Plant-based Cuisine

Think vegetarian food means only soyrizo and kasha? Think again. A whole new crop of veg eateries is sprouting up across the Central Coast with tasty dishes in every color of the rainbow.

By Jaime Lewis

My brush with vegetarianism began in September of 1994 and ended in November of the same year. (A sandwich made from leftover Thanksgiving turkey, smeared with cranberry sauce, caused my downfall; I remain weak in the face of leftovers sandwiches.) During that short foray into meat-free territory, I’d congratulated myself on consuming bean and cheese burritos, baked Lays potato chips, and fried tofu, with nary a leaf to be seen.

Today I’m a happy omnivore, but I so appreciate the new wave of plant-based dishes and eateries emerging in SLO County. Instead of just excluding meat, these restaurants focus on the inclusion of fruits, vegetables and grains—often locally sourced—and the results are nothing short of culinary alchemy.

If you’re vegan or vegetarian, these places are obviously your jam, but even if you’re not, you might be surprised how happy your tummy and taste buds will be after a visit. So what are you waiting for? Let’s get leafy.

Bright, Hip, and Veg-tastic

Walking into Planted Juice Bar & Eatery in the Arroyo Grande Village is not unlike walking into an of-the-moment new-wave bistro like Plant Food & Wine in Venice Beach or Mesa Verde in Santa Barbara: the vibe of this breakfast, lunch, and dinner spot is crisp and modern, yet totally approachable. Kathy and Glenn Essen opened Planted in February after owning another Arroyo Grande staple, CJ’s Cafe, for many years—a surprising move considering CJ’s diner-like atmosphere, menu, and clientele.

“We wanted something different,” says Kathy, who meets with me over lunch. “We like to eat more like this—not exclusively, but we like the option.”

Another impetus for opening Planted was the Essen’s daughter, Jessica, who studied holistic nutrition and culinary arts at Bauman College in Boulder, Colorado. She is responsible for developing Planted’s menu, while the Essen’s other two children, Olivia and CJ, can also be found in the kitchen.

The Essens are proud to offer dishes for any kind of eater, whether vegetarian, vegan, raw, gluten-free or cane-sugar-free. Popular items include the Heavenly Jalapeño Burger, with a black bean patty, caramelized onion, coleslaw, avocado, jalapeño-cashew “cream cheese,” and dijon, on a vegan bun; and the Mother Grain Salad with quinoa, kale, roasted carrot, tamari, crusted tofu, chopped almonds, and a lemon-ginger dressing. But the item I’ll be returning to Planted for is the Chocolate Mousse Pie: creamy, rich and sweet with coconut cream, cocoa, and dates in a nut crust. If even my white-sugar-lusting kids and husband call this dessert delicious—and they do—I consider it a marvel by any standard.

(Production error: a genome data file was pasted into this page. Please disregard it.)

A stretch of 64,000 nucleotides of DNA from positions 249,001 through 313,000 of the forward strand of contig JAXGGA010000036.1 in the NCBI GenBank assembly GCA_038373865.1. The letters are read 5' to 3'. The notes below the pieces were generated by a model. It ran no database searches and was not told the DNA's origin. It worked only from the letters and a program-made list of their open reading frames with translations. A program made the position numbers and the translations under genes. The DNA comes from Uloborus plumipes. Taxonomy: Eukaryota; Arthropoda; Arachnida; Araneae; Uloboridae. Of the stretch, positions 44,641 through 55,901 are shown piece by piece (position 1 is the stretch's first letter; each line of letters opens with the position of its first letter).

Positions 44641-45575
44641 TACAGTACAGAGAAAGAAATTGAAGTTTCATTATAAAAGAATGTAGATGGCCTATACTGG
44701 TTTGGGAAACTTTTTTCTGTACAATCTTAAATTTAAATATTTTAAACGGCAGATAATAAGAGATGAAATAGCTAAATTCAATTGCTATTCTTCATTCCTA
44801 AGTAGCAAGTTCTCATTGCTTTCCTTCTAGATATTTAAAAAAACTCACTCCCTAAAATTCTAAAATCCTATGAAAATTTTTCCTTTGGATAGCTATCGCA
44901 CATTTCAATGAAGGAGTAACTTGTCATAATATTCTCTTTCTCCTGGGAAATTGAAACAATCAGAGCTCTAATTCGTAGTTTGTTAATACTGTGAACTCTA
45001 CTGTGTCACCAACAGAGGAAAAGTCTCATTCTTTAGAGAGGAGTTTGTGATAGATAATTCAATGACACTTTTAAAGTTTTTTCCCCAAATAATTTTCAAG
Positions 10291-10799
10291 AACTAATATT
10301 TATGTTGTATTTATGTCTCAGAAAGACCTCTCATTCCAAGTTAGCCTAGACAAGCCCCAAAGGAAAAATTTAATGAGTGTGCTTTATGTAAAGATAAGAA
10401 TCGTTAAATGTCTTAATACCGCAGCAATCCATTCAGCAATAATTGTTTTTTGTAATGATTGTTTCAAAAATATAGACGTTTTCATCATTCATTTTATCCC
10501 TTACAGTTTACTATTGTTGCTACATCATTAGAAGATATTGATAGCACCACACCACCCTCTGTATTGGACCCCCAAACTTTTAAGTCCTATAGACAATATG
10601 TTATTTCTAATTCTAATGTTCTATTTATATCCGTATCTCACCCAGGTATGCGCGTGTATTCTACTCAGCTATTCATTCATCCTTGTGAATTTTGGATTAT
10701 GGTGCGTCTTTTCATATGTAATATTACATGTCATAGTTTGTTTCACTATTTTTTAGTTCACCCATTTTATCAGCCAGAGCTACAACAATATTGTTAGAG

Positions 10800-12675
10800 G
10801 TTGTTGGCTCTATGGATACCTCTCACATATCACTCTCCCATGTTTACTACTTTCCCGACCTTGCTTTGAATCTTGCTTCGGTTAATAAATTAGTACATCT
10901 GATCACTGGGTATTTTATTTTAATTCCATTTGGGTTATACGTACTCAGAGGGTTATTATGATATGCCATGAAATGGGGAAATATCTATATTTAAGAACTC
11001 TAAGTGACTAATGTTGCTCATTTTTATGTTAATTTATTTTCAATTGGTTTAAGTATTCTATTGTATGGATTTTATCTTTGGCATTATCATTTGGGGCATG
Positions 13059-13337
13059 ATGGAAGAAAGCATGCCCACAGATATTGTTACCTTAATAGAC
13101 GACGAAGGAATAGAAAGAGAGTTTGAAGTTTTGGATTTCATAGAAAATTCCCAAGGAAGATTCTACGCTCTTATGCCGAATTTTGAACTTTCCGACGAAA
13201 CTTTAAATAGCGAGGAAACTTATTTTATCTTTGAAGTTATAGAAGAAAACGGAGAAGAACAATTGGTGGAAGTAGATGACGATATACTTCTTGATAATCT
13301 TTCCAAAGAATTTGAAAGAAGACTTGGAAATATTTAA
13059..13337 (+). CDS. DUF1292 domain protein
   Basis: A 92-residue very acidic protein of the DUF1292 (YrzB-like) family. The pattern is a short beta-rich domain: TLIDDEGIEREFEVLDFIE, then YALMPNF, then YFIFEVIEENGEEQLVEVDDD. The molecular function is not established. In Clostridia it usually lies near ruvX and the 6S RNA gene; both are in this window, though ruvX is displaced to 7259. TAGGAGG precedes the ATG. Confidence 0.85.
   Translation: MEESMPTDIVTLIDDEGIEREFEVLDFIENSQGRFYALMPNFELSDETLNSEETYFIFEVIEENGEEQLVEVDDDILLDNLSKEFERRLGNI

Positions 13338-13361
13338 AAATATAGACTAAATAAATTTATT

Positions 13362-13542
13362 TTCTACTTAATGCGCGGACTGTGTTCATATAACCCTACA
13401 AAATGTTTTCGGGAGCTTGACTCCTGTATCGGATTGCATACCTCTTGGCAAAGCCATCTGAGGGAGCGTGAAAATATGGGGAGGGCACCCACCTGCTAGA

Eastern Vegan Eats

“We were the first one-hundred-percent plant-based menu in SLO County, I think,” says David Fintel, the Cal Poly alum who opened Bliss Cafe in San Luis Obispo in 2011 with Chef Palaka Sauer. “We wanted to make the world a better place, and came to the realization we could do that by serving plant-based cuisine that’s sustainably sourced.”

Surrounded by Bliss Cafe’s goldenrod walls, Tibetan prayer flags, and classical Indian paintings, I enjoy an equally colorful breakfast of grilled tempeh tacos while talking to Fintel about the concept of ahimsa, an Eastern commitment to do no harm to living things. This perspective infuses the menu at Bliss, which is entirely vegan, mostly organic, and operates according to a hybrid of ayurvedic (ancient medicine) principles.

Tucked away from the well-trod sidewalks of Higuera Street, Bliss is easy to overlook (in more ways than one!), but don’t let that happen. Open for breakfast, lunch and dinner, Bliss is great for fresh juices, smoothies, coffee, desserts (try the gluten-free Chai Donut or a nutrient-dense “Bliss Ball”), as well as salads, wraps, soups, and more. Plus, when you leave, you’ll carry the good vibes of knowing you’ve done no harm to any living thing. And how often can you say that?

Business in the Front, (Plant-based Party in the Back)

In some ways, Soto’s True Earth Market in Cambria hasn’t changed much since it opened a century ago—it’s still a pint-sized downtown grocer—but in most ways, it’s a completely different animal. Today, its shelves are packed with a spectacular array of organic ingredients and goods, plus Soto’s now boasts a deli counter in the back, full of nutritious salads, soups, sandwiches, and wraps made from peak produce, proteins, and grains.

“It was a big deal for Cambria to get a health food store,” says Jeanne Brody, Soto’s chef, who studied at the Cordon Bleu and spent time in the kitchen of San Francisco’s famous vegetarian restaurant, Greens. “We wanted to offer a plant-based, whole-food selection that’s elegant and upscale that Cambria didn’t yet have.”

While Soto’s deli isn’t strictly vegetarian (I’m told the chicken bahn mi is to die for) Brody cooks with all sorts of eaters in mind, including vegans, vegetarians, gluten-free, and paleo diners. For lunch, she offers me a piadina (Italian flatbread, almost like a tortilla) folded over charred veggies and melted brie, as well as a trio of colorful plant-based salads: Summer Confetti Quinoa Salad with edamame, fresh corn, and French vinaigrette; Sesame Udon Noodles (commonly known as “Cambria Crack” for the dish’s addictive properties); and Farro Salad with grilled asparagus, portobello mushrooms, and shaved pecorino.

“It’s global comfort food,” says Brody as I chew and nod my head in agreement. Indeed, it is comforting knowing I can nourish myself with colorful, wholesome, delicious plant-based cuisine here on the Central Coast.

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